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# Relative equilibria of the 3-body problem in $\mathbb{R}^4$

Dedicated to James Montaldi

• The classical equations of the Newtonian 3-body problem do not only define the familiar 3-dimensional motions. The dimension of the motion may also be 4, and cannot be higher. We prove that in dimension 4, for three arbitrary positive masses, and for an arbitrary value (of rank 4) of the angular momentum, the energy possesses a minimum, which corresponds to a motion of relative equilibrium which is Lyapunov stable when considered as an equilibrium of the reduced problem. The nearby motions are nonsingular and bounded for all time. We also describe the full family of relative equilibria, and show that its image by the energy-momentum map presents cusps and other interesting features.

Mathematics Subject Classification: 37N05, 70F10, 70F15, 70H33, 53D20.

 Citation: • • Figure 2.  Three distinct masses $(m_1, m_2, m_3) = (3, 2, 1)/6$. The Lagrange equilateral family is the vertical line, not extending all the way to $k = 1/4$. The three non-equilateral families emerge from Euler's collinear configurations at $k = 0$ and for $h \to -\infty$ approach collision configurations. The two short families have a cusp each. The long family emerges at the Euler collinear configuration with the smallest energy, then touches the endpoint of the equilateral family, and then is tangent to the maximum at $k = 1/4$. Past this tangency it corresponds to minimal energy at fixed $k$ and hence is non-linearly stable

Figure 3.  Equal mass case. The Lagrange equilateral family is the vertical line, in this case extending all the way to $k = 1/4$. The three isosceles families coincide and emerge at the collinear Euler solution at $k = 0$. Isosceles triangles with $\rho < 1$ are non-linearly stable because they are minima in the energy for fixed $k$

Figure 4.  Two equal masses, third mass smaller ($\mu = 1/2$). The Lagrange equilateral family is the vertical line, not extending all the way to $k = 1/4$. At the endpoint it meets the isosceles long family, which later touches $k = 1/4$. Both short families of asymmetric triangles emerge from a collinear Euler configuration at $k = 0$ and have a cusp beyond which $h$ approaches $-\infty$. The isosceles configurations to the left of the tangency with $k = 1/4$ are the absolute minimum of the energy and hence are non-linearly stable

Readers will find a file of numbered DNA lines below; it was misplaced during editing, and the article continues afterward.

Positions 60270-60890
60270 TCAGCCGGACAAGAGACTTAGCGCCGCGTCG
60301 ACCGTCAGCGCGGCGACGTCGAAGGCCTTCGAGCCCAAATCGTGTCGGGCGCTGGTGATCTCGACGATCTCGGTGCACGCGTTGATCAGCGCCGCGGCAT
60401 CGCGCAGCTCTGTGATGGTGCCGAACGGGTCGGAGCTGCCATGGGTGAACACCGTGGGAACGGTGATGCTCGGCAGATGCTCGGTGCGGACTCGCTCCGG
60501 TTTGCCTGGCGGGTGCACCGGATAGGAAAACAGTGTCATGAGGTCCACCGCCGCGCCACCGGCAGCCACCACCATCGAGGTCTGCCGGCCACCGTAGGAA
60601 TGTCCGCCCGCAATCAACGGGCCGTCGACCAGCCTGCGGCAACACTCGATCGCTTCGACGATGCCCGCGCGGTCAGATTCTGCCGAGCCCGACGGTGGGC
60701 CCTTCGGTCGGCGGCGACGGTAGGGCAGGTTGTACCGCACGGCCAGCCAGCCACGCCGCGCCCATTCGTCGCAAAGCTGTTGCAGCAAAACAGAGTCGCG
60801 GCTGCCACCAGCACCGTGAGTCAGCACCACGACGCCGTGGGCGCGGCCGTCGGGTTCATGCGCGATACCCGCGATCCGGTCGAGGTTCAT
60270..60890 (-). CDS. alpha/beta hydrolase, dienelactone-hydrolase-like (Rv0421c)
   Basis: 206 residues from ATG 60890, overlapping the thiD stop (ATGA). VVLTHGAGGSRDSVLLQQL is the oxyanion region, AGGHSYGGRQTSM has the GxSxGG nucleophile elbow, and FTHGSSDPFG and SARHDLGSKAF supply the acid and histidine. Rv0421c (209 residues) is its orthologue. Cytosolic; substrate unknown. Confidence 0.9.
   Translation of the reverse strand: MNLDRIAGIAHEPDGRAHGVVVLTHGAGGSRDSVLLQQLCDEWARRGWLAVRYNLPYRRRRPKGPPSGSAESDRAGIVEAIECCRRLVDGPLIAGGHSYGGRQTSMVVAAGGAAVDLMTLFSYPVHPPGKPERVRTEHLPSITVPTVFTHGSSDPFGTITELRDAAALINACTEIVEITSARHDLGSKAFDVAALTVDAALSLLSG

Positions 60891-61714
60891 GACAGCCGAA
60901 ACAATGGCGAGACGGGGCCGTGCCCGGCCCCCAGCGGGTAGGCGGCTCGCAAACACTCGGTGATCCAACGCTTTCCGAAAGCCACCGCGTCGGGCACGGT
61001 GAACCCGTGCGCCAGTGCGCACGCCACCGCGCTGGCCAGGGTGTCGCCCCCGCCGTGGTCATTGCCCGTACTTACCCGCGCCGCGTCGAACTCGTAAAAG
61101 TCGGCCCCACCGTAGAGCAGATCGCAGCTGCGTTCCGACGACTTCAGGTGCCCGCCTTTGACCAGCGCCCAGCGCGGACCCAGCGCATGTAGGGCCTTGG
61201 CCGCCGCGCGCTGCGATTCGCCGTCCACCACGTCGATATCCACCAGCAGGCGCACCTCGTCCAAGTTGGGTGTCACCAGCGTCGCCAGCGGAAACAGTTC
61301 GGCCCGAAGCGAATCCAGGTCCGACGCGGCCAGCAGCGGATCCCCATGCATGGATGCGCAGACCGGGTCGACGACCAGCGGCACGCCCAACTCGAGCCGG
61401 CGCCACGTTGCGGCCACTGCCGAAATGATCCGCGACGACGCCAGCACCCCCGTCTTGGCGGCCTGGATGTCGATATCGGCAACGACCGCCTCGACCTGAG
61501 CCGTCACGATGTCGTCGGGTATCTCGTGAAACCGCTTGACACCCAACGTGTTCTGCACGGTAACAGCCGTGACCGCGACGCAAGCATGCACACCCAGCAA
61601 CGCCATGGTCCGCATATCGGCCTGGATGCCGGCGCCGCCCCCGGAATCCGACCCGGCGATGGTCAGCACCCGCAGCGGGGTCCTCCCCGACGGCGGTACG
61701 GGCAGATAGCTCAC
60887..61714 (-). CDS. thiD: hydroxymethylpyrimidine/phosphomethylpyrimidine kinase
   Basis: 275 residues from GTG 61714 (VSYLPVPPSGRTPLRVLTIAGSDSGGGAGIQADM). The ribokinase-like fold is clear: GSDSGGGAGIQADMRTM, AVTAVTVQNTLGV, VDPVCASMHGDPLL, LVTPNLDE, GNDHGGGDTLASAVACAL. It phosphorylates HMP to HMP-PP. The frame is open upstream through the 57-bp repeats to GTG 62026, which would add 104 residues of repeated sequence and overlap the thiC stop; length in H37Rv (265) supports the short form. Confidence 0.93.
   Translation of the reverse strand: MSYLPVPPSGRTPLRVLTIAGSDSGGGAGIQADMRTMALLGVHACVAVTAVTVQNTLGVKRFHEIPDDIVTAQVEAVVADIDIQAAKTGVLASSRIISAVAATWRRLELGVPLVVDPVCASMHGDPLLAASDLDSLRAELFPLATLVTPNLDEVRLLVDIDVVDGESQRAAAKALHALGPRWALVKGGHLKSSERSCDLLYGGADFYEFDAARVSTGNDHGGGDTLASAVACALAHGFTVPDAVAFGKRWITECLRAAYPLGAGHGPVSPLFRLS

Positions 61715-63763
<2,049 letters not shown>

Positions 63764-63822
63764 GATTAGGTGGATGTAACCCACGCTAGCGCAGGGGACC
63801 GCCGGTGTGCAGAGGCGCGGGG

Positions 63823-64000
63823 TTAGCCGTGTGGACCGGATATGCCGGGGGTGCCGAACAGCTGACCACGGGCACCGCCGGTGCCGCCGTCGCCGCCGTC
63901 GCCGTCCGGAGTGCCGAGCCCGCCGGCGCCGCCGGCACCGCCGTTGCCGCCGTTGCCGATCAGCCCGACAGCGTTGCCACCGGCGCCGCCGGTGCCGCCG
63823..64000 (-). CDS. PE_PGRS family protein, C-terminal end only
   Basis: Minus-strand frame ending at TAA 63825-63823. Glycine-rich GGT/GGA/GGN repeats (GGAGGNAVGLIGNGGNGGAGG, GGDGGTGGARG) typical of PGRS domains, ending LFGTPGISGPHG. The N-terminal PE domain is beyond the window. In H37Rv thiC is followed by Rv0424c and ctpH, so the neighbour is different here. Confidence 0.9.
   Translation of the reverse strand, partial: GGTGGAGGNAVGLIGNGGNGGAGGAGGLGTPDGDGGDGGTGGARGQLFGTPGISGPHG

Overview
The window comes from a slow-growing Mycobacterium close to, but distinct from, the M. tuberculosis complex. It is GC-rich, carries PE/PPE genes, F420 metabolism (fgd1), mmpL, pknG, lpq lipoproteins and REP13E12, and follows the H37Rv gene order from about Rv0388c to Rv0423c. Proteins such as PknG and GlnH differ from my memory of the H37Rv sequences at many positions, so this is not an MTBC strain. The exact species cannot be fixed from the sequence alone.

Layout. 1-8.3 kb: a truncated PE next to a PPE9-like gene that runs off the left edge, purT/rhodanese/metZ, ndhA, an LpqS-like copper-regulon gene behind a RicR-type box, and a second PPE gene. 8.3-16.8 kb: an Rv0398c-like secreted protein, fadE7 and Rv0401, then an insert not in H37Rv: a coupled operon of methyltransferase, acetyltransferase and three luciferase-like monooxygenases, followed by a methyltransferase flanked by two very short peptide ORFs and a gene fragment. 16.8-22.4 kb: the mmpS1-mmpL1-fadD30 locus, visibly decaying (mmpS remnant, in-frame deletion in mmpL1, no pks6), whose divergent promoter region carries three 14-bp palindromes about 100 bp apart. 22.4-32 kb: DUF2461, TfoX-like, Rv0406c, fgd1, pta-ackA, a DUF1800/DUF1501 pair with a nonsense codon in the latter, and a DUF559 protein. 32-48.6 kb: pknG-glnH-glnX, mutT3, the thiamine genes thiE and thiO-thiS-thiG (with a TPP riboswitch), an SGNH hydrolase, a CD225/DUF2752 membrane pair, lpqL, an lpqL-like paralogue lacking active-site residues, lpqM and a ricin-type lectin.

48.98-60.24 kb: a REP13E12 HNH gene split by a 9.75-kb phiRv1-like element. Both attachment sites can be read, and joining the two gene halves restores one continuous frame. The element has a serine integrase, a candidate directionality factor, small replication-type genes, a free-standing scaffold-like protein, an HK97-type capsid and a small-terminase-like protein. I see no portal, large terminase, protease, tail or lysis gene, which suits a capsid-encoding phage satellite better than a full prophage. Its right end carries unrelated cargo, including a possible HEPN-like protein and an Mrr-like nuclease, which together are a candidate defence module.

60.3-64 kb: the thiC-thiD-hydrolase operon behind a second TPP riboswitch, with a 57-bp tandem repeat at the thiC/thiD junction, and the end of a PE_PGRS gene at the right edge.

Figure 5.  Two equal masses, third mass bigger ($\mu = 2$). The Lagrange equilateral family is the vertical line, not extending all the way to $k = 1/4$. At the endpoint it meets the long isosceles family (red), which later touches $k = 1/4$. One short family (green) of asymmetric triangles emerges from a collinear Euler configuration at $k = 0$, has a cusp tangent to the long family and retraces itself back down. The other short family (blue) of asymmetric triangles starts and finishes at the collision where $h \to -\infty$, and has a cusp tangent to the long family. These asymmetric triangles of absolute minimal energy are non-linearly stable. There is a tiny part of the long family of symmetric isosceles triangles which have absolute minimal energy and hence are non-linearly stable

Figure 6.  Three distinct masses, somewhat close to the two isosceles cases. Left: masses $(12, 5, 4)/21$, Right: masses $(6, 5, 2)/13$. The left figure illustrates that there is no continuity in the balanced families when perturbing from the case with two equal masses and the third mass larger than the equal ones, compare Fig. 5

Figure 1.  Three smooth families of balanced configurations. Long family red, short families blue and green. Masses $(m_1, m_2, m_3) = (3, 2, 1)/6$. Isosceles shapes are shown as dashed blue lines. Left: $a(b)$ for $c = 1$, the long family exists for all values of $b$. Right: The extended triangle of shapes $I = const$ with boundary black dashed where one side length vanishes. The thick black ellipse marks shapes with area $A = 0$ with contour lines of constant positive area inside. The other set of contour lines indicate $V = const$. Special points are marked by their projective triple $[a, b, c]$

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